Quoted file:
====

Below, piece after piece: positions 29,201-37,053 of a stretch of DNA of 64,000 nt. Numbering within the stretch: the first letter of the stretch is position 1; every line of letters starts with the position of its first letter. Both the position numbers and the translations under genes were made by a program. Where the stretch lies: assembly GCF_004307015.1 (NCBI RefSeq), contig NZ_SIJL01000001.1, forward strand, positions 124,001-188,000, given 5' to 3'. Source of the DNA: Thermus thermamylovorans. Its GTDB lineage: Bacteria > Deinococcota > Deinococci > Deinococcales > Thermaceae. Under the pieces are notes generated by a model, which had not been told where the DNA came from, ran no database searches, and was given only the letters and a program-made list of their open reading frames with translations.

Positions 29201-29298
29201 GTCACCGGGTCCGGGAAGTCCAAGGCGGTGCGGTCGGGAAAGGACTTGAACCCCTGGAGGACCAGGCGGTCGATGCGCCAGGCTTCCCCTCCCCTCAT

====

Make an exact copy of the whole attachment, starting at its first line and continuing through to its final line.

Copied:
Below, piece after piece: positions 29,201-37,053 of a stretch of DNA of 64,000 nt. Numbering within the stretch: the first letter of the stretch is position 1; every line of letters starts with the position of its first letter. Both the position numbers and the translations under genes were made by a program. Where the stretch lies: assembly GCF_004307015.1 (NCBI RefSeq), contig NZ_SIJL01000001.1, forward strand, positions 124,001-188,000, given 5' to 3'. Source of the DNA: Thermus thermamylovorans. Its GTDB lineage: Bacteria > Deinococcota > Deinococci > Deinococcales > Thermaceae. Under the pieces are notes generated by a model, which had not been told where the DNA came from, ran no database searches, and was given only the letters and a program-made list of their open reading frames with translations.

Positions 29201-29298
29201 GTCACCGGGTCCGGGAAGTCCAAGGCGGTGCGGTCGGGAAAGGACTTGAACCCCTGGAGGACCAGGCGGTCGATGCGCCAGGCTTCCCCTCCCCTCAT